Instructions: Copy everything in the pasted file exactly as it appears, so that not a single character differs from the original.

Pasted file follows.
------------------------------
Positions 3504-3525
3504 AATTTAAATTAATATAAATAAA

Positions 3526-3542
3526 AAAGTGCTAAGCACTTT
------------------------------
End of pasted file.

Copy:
Positions 3504-3525
3504 AATTTAAATTAATATAAATAAA

Positions 3526-3542
3526 AAAGTGCTAAGCACTTT